Add-on Funding Funding equal to Home-to-School Transportation and Targeted Instructional Improvement Block Grant funding received in 2012–13; requires that 2012–13 expenditure levels continue to be maintained for Home-to-School Transportation.
Additional LCFF State Aid to Meet the Minimum Guarantee Additional State Aid is provided to meet the level of Minimum Guarantee equal to the amount of categorical funding received by each COE in fiscal year 2012–13.

 

COEs that received revenue limit and categorical program funding at a higher level than their LCFF entitlement are subject to the hold harmless provisions that hold their funding at the 2012–13 levels, adjusted by current year Alternative Education Grant ADA, until their LCFF Entitlement grows and surpasses the 2012–13 funding levels.

Additional LCFF State Aid for COEs

Commencing with the 2017–18 fiscal year, additional funding is provided to COEs in recognition of their new responsibilities under the LCFF for oversight of school districts’ Local Control and Accountability Plans and support of school districts’ continuous improvement, as follows:

  • The 2017–18 Budget Act authorized additional LCFF state aid for 24 COEs funded at the LCFF Entitlement (Target) as of the 2016–17 Second Principal Apportionment, based on the number of school districts under each COE’s jurisdiction.
  • The 2018–19 Budget Act authorized a base allowance for each COE with more than one school district under its jurisdiction plus an additional allowance for each school district identified for differentiated assistance.

A summary of the current and historical COE LCFF grant amounts, as well as other funding information, can be found on the Funding Rates and Information web page.

LCFF Transition Funding

Original estimates provided by the Department of Finance (DOF) in 2013–14 indicated there would be an additional state cost for LCFF implementation of approximately $18 billion, which included $58 million for COEs and would take eight years to fully phase in the new funding formula. (See Figure 4 below).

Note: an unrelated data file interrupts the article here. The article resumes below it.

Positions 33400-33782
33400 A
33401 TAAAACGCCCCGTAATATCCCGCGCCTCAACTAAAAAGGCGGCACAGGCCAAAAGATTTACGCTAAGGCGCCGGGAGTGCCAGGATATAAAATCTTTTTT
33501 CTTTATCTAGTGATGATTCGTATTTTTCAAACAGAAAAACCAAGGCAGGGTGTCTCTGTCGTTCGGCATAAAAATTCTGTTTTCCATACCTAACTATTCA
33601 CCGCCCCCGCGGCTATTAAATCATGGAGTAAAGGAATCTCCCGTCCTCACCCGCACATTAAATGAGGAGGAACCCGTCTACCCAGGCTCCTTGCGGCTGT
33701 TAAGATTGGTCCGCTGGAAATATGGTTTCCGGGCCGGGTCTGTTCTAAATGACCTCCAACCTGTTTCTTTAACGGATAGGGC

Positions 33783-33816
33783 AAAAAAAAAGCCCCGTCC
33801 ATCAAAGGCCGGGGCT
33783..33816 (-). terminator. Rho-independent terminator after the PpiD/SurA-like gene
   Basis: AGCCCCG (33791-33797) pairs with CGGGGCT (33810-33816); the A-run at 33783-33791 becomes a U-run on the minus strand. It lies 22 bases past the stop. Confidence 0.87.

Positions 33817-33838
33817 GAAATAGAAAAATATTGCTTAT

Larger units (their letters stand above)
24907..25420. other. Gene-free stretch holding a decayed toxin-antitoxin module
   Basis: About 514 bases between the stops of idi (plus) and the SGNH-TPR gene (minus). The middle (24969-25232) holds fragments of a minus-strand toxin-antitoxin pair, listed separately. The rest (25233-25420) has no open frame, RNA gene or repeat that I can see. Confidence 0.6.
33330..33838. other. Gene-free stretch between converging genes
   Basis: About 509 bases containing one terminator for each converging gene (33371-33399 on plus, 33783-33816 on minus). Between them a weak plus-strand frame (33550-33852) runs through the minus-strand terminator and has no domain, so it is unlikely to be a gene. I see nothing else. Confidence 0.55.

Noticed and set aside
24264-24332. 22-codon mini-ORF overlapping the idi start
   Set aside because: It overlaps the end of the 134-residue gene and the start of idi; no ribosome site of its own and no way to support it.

As of 2014–15 all COE LCFF targets are fully funded. The Budget Act of 2018–19 and related legislation authorized funding for the remaining amount needed to fully fund school districts and charter schools at their LCFF target, ahead of the original eight-year schedule.

School District and Charter School Funding for LCFF Transition

Figure 3 provides a summary of the amounts provided during the transition period to support implementation of the LCFF. During transition, for fiscal years 2013–14 through 2018–19, school districts and charter schools received an entitlement known as the LCFF Transition Entitlement. For most entities, it was based on the 2012–13 funding level, adjusted for changes in student population (i.e. LCFF Floor), plus an additional amount each year (i.e. LCFF Gap) to fund a portion of the difference between prior funding levels and the LCFF target levels (i.e. LCFF Need).

Figure 3: Amounts provided in the Annual Budget to fund increased costs for LCFF (dollars in billions)
Fiscal Year Original DOF Estimated Need to Fully Fund LCFF Gap Appropriation Remaining Need to Fully Fund LCFF1
2013–14
$18.0
$2.1
$15.8
2014–15
N/A
$4.7
$11.3
2015–16
N/A
$6.0
$5.6
2016–17
N/A
$2.9
$2.4
2017–18
N/A
$1.4
$1.9
2018–19
N/A
100%2
N/A

1Amount calculated by CDE as of each year's Budget Act. Figures may not sum due to changes between years for growth and cost-of-living adjustments (COLA).

2Section 145 of Chapter 32 (Assembly Bill 1808), Statutes of 2018, provides gap funding in 2018–19 equal to the total statewide LCFF Need for school districts and charter schools resulting in a 100 percent gap rate.

Figure 4 shows the statewide gap percentage funded during the LCFF Transition period. For 2018–19, Assembly Bill 1808 provided gap funding equal to the total statewide LCFF Need. This resulted in a 100 percent gap rate that brought all remaining school districts and charter schools to their LCFF target. The $3.7 billion provided in the 2018–19 budget for the LCFF fully implements the school district and charter school formula two years earlier than estimated.

Figure 4: Statewide Percentage of LCFF Targets Funded by Year
Fiscal Year Percentage of Gap Funded Percentage of Target Funded (Floor + Gap) Total Statewide LCFF Target Entitlement (in Billions)
2013–14
12%
72%
$57.2
2014–15
30%
80%
$57.7
2015–16
53%
90%
$58.2
2016–17
56%
96%
$58.0
2017–18
43%
97%
$58.9
2018–19
100%
100%
$61.2

 

Implementation of Local Control Funding Formula

Contact Information

For all LCFF funding questions, contact the Principal Apportionment Section at PASE@cde.ca.gov. For all LCFF program questions, contact the Local Agency Systems Support Office at LCFF@cde.ca.gov.

Questions:  

Local Agency Systems Support Office | LCFF@cde.ca.gov

Last Reviewed: Friday, January 3, 2020